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far-reaching wifi in Europe?

far-reaching wifi in Europe?

Old Jun 2, 16, 6:14 am
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far-reaching wifi in Europe?

I had a few experiences where I was outside the hotel and wifi was still connected. Near the Park Inn Prague, at least 200 meters away, wifi still working.
In Radisson Blu Nydalen the same thing.
In the US wifi has a pretty short reach, what is different in Europe? Air is clearer? Different technology? But my phone is the same.
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Old Jun 2, 16, 6:20 am
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Probably less active networks on the same channel. Nothing specific to Europe.
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Old Jun 2, 16, 6:36 am
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Heavily depends on frequency, location, usage and humidity.
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Old Jun 2, 16, 6:40 am
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It must be the pixie dust in the air.
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Old Jun 2, 16, 6:45 am
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Directional Antennas
Frequency (2.4GHz usually has a higher range, compared to 5GHz)
Number of users on the channel
Power of the router/AP itself
TX Power
Location of the router/AP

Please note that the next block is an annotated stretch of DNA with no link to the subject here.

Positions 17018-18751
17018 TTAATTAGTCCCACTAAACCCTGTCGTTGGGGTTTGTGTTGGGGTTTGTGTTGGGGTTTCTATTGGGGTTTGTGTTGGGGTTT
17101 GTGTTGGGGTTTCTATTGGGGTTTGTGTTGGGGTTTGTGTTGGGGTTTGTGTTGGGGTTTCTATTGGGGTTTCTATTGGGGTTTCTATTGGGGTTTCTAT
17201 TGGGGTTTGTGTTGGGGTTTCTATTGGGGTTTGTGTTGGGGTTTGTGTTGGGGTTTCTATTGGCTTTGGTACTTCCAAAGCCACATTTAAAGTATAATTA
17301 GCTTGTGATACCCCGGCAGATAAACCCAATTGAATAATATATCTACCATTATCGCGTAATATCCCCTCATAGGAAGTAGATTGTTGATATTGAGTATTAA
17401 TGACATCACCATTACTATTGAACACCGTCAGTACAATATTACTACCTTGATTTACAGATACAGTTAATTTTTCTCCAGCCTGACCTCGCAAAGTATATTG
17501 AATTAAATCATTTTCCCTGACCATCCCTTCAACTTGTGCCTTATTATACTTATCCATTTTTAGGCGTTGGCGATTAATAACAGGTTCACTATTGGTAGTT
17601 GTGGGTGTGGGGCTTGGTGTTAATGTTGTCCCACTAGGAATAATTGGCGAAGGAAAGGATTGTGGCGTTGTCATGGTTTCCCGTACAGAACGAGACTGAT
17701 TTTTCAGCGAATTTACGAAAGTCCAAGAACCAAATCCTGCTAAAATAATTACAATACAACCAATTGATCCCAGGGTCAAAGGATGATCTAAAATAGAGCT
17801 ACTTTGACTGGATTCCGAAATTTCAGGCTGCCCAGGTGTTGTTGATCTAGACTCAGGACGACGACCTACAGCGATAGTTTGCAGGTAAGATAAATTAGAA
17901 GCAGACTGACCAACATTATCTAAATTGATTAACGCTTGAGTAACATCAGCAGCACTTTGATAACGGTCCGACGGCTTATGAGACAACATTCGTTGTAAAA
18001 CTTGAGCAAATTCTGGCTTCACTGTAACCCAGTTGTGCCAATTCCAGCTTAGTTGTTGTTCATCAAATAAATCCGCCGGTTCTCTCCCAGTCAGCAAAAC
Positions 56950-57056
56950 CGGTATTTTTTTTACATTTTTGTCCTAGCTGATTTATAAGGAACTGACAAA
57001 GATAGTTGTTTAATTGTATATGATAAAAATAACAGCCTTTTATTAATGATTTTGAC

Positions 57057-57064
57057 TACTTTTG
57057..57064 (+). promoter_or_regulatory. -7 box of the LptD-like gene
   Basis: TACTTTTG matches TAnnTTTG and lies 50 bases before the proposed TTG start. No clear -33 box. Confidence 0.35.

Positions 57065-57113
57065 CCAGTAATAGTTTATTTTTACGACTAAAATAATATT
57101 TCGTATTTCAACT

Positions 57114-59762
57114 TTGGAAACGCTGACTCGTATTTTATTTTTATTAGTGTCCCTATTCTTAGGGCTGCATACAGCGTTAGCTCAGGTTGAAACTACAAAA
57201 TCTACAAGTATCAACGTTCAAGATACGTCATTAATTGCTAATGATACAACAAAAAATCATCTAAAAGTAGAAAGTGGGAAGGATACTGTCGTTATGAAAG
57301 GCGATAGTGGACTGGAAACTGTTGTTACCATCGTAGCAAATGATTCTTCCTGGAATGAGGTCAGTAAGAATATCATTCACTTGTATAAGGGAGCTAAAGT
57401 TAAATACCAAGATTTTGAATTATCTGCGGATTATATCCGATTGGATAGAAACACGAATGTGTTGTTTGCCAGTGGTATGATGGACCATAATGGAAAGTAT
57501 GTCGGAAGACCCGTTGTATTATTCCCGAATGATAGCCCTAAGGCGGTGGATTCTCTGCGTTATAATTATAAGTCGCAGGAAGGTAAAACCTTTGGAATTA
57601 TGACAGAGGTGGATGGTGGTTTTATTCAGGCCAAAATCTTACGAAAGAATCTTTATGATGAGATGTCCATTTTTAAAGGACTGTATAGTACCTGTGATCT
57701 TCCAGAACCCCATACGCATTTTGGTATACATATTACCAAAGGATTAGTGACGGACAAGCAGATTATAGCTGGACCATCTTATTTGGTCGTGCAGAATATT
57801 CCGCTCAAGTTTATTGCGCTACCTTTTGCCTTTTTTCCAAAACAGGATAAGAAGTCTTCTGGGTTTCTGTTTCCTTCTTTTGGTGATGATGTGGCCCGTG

Many more reasons why WiFi can be more powerful in some places and less powerful elsewhere.
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Old Jun 2, 16, 8:07 am
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Originally Posted by murtaza12 View Post
Directional Antennas
Frequency (2.4GHz usually has a higher range, compared to 5GHz)
Number of users on the channel
Power of the router/AP itself
TX Power
Location of the router/AP

Many more reasons why WiFi can be more powerful in some places and less powerful elsewhere.
Are there simple things you can do to extend the range and signal power on your own home WiFi ?

how do you know what the router power is ?

thanks
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Old Jun 2, 16, 10:08 am
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So because air is cleaner? Really?

If directional antenna why would they point it outward?
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Old Jun 2, 16, 11:00 am
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cleaner is pointed to water.. esp. on 2.4GHz networks.
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Old Jun 3, 16, 7:31 am
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For 2.4Ghz Europe is way, way, way, weaker than the US. For 5Ghz it is mostly the same, but it depends which bands you use. So unless the owner of the AP is cheating and has set the power illegally high, there is probably another explanation.
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Old Jun 5, 16, 8:34 am
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Originally Posted by LAXlocal View Post
Are there simple things you can do to extend the range and signal power on your own home WiFi ?

how do you know what the router power is ?

thanks
For signal power? You mean link speed?
Use a channel on 2.4GHz (if that's what you use), that isn't occupied by conflicting APs such as your neighbours. Then set the Channel Width to 40 MHz to get 300 Mbps N Wi-Fi.

Budget routers or low-end dual band routers usually aren't high powered.
You can tinker with the TX Power if you have a custom firmware and a really high-end router.

If that's all too complicated, just use Extenders. They will definitely boost signal coverage, but will take a dump on your link speed/signal quality.
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Old Jun 5, 16, 8:35 am
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Originally Posted by s0ssos View Post
So because air is cleaner? Really?